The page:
Title: It is a Good Day to Die
Material: oil on canvas
There are not enough Indians in the world to defeat the Seventh Cavalry. — George Armstrong Custer
When I was a yout, I did two weeks of church mission work on a Mesquakie Indian Reservation in Iowa. We were constantly visited with stickers and graffiti posted by Native Americans our own age reading, “Custer died for your sins.” After I figured out what it meant, my eyes, ears and mind were opened. I had gone to Iowa to ‘convert the native’ but the ‘natives’ converted me. Sometimes the magic works and sometimes it wasn’t.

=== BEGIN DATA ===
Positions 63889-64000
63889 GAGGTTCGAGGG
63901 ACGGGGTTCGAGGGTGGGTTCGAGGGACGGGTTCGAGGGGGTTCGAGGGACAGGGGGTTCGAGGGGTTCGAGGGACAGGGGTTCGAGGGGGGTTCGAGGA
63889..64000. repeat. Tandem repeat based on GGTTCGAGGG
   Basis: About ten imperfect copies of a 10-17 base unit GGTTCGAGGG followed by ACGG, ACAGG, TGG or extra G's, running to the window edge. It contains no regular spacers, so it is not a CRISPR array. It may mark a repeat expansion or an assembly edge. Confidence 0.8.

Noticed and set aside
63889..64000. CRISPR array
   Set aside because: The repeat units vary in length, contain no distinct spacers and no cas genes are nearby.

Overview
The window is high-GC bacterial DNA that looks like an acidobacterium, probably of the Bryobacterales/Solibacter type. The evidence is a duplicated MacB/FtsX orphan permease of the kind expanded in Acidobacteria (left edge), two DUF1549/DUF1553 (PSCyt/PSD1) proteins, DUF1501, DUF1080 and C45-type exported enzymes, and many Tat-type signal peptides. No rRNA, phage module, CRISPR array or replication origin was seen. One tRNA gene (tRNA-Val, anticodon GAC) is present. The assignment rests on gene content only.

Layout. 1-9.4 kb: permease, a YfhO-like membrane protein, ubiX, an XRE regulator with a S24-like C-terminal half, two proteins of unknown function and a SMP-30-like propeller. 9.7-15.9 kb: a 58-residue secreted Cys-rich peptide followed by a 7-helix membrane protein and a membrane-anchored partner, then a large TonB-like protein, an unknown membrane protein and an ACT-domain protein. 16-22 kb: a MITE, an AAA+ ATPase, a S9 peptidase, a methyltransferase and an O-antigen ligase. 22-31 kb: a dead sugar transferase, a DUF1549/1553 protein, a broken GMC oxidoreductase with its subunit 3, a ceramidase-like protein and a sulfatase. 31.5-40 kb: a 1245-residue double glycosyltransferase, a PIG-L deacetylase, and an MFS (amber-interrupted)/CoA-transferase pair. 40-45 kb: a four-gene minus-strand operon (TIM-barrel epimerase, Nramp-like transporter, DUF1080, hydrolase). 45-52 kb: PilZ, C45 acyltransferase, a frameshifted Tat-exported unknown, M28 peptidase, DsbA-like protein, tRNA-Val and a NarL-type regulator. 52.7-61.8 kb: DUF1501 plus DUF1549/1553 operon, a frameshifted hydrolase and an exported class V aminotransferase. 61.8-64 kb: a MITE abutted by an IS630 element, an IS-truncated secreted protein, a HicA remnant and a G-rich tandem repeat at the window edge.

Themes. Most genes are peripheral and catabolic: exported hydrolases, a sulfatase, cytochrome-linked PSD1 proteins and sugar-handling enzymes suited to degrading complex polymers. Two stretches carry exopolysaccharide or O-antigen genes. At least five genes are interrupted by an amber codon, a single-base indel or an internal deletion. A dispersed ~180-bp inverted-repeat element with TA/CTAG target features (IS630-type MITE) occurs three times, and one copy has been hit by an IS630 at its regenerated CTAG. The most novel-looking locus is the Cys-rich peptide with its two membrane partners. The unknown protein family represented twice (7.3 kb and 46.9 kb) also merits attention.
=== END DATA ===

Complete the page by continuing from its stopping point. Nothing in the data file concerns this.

“Culuster’s Last Stand” is an example of my changing a context to borrow one myth to leverage another in order to present a third. I borrowed the subject, pose and symbolism from Andrea Mantegna’s “San Sebastian” in type-casting George Armstrong Custer as a poster boy for American arrogance. It is our last stand here, amid the ruins of a dysfunctional civilization.
Custer’s mismatched uniform comments on the Civil War surplus he and other Indian fighters were expected to use against better horsemen who frequently even had superior fire-arms. The Sioux had their sources as well as their horses.
The word “Culuster” in the title is a Latin word meaning “asshole”.